Abstract: Tedizolid phosphate is the first once-daily oxazolidinone approved by the United States Food and Drug Administration for the treatment of acute bacterial skin and skin structure infections (ABSSSI). It is more potent in vitro than linezolid against methicillin-resistant Staphy- lococcus aureus (MRSA) and other gram-positive pathogens causing ABSSSI, even retaining activity against some linezolid-resistant strains. Tedizolid is approximately 90% protein bound, leading to lower free-drug concentrations than linezolid. The impact of the effect of food, renal or hepatic insufficiency, or hemodialysis on tedizolid’s pharmacokinetic have been evaluated, and no dosage adjustment is needed in these populations. In animal and clinical studies, tedizolid’s effect on bacterial killing is optimized by the free-drug area under the curve to minimum inhibi- tory concentration ratio (fAUC/MIC). The 200 mg once-daily dose is able to achieve the target fAUC/MIC ratio in 98% of simulated patients. Two Phase III clinical trials have demonstrated the noninferiority of tedizolid 200 mg once daily for 6 days to linezolid 600 mg twice daily for 10 days. In vitro, animal, and clinical studies have failed to demonstrate that tedizolid inhibits monoamine oxidase to a clinically relevant extent. Tedizolid has several key advantages over linezolid including once daily dosing, decreased treatment duration, minimal interaction with serotonergic agents, possibly associated with less adverse events associated with the impairment of mitochondrial protein synthesis (eg, myelosuppression, lactic acidosis, and peripheral/optic neuropathies), and retains in vitro activity against linezolid-resistant gram-positive bacteria. Economic analyses with tedizolid are needed to describe the cost-effectiveness of this agent compared with other options used for ABSSSI, particularly treatment options active against MRSA.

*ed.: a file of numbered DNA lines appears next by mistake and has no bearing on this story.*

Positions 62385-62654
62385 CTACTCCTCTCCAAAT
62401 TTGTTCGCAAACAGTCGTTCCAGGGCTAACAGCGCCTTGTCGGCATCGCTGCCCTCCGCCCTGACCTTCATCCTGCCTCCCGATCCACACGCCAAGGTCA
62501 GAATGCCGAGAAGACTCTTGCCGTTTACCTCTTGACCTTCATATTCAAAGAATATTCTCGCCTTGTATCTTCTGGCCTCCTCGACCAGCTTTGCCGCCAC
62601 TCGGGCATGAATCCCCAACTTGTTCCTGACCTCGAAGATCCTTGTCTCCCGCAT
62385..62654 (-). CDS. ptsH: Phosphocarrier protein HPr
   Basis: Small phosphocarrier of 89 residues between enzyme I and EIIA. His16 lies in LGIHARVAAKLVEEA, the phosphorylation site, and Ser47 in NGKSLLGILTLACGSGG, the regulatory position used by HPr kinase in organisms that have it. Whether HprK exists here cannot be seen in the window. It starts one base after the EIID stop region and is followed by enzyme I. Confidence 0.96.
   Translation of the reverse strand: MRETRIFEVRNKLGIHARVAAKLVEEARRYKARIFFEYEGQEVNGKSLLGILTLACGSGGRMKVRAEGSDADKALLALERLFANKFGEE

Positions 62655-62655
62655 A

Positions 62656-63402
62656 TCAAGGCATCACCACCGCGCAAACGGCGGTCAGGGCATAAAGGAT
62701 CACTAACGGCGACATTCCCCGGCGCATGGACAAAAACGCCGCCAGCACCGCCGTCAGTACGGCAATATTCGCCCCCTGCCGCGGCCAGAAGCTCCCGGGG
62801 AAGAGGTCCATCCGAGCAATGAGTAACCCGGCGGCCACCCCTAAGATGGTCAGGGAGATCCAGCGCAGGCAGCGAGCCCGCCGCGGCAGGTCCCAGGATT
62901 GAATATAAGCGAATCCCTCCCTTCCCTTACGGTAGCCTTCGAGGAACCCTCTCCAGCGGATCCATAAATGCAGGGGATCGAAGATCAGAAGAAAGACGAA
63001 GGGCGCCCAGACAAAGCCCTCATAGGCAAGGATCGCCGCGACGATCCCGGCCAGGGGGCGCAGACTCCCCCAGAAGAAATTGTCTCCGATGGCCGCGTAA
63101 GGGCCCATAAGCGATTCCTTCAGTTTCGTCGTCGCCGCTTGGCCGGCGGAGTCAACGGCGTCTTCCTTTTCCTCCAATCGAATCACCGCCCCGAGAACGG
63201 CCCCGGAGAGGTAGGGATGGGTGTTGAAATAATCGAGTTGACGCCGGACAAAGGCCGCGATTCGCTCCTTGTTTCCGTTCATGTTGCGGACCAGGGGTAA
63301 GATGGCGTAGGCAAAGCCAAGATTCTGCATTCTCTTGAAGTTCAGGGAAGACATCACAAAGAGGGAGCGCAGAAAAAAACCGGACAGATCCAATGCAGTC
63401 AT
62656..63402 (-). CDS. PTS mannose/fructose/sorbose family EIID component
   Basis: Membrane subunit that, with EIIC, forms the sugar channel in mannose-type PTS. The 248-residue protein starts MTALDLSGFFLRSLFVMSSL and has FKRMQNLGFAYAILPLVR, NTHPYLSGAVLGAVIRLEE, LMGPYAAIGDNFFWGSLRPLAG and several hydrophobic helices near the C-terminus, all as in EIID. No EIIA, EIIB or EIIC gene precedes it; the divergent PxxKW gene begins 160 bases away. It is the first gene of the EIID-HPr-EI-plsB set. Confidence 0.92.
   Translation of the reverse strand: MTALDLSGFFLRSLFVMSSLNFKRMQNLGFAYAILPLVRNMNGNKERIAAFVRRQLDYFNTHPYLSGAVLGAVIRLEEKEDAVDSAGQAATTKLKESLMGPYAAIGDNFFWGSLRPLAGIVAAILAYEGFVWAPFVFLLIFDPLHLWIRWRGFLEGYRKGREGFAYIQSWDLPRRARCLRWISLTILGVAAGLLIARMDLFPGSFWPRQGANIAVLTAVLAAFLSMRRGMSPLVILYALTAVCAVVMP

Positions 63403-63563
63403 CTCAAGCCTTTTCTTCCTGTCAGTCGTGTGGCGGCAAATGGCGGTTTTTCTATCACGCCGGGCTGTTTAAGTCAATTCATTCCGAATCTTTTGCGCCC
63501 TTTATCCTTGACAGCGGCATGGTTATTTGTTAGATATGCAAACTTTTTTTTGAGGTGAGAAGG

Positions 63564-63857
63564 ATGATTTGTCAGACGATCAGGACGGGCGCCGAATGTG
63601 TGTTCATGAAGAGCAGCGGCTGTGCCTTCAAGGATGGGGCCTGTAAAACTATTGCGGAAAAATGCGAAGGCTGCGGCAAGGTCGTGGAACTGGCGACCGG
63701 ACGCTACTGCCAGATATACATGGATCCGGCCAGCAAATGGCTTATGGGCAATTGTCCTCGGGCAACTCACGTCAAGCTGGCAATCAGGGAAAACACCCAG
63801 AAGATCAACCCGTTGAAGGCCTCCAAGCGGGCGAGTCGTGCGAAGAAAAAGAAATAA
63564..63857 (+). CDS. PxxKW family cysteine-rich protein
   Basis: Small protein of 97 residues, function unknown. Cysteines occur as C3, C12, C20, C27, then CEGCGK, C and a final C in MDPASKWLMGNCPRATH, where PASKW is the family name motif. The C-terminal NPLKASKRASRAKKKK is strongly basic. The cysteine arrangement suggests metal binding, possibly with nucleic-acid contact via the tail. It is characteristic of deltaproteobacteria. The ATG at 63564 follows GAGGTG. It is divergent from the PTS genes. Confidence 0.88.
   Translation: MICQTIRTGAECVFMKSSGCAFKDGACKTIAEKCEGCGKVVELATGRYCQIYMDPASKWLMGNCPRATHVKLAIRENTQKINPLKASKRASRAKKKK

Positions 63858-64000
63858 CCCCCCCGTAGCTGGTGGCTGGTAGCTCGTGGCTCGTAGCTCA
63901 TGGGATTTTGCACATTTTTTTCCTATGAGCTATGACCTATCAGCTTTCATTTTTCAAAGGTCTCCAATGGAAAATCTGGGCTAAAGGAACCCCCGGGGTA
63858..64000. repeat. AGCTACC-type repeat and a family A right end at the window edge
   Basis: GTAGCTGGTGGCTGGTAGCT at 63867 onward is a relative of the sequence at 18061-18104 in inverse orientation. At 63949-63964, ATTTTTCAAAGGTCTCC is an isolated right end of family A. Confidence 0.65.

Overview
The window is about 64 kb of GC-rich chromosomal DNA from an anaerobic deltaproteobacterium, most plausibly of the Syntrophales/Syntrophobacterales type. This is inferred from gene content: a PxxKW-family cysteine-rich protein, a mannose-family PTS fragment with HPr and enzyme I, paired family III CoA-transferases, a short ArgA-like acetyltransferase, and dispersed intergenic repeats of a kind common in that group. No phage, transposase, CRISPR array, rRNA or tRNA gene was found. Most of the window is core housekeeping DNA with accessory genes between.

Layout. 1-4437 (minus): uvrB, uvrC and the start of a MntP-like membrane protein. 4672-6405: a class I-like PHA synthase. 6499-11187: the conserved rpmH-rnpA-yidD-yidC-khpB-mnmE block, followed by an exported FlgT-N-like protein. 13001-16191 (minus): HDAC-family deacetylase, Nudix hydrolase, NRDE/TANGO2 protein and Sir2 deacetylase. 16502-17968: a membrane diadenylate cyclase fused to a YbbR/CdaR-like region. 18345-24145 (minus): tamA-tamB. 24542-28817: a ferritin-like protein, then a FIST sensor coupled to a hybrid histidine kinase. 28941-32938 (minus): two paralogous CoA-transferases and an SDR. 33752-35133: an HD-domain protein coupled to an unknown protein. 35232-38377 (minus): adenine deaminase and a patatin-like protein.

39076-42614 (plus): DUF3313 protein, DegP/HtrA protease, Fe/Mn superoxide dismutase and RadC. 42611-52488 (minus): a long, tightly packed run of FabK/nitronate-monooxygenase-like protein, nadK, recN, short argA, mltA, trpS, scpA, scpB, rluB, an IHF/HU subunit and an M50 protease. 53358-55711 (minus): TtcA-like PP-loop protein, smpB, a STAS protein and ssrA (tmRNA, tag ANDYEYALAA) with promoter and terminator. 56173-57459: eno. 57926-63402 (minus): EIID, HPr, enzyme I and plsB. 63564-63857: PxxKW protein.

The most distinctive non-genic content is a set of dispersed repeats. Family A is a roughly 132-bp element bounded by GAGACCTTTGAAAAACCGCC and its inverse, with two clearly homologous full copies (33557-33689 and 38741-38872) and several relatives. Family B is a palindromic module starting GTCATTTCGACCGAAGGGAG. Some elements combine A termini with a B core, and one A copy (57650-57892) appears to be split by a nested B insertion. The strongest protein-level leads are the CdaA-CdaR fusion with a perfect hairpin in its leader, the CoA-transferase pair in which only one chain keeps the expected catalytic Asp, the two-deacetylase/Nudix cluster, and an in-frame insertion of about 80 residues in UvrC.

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The Prevalence of Methicillin Resistant Staphylococcus aureus Colonization in  Patients with Complicated Skin and Skin  Structure Infections after Treatment  with Linezolid or Vancomycin

The Prevalence of Methicillin Resistant Staphylococcus aureus Colonization in Patients with Complicated Skin and Skin Structure Infections after Treatment with Linezolid or Vancomycin

Inclusion criteria: Patients were included in the primary trial if they had signs or symptoms of a cSSSI involving deep tissues and at least two of the following: purulent drainage, erythema, swelling or induration, tenderness or pain, and local warmth. In addition, patients had at least one sign of systemic infection, such as fever, hypoten- sion, increased white blood cell count (≥10,000 mm 3 ), or more than 15% immature neutrophils regardless of the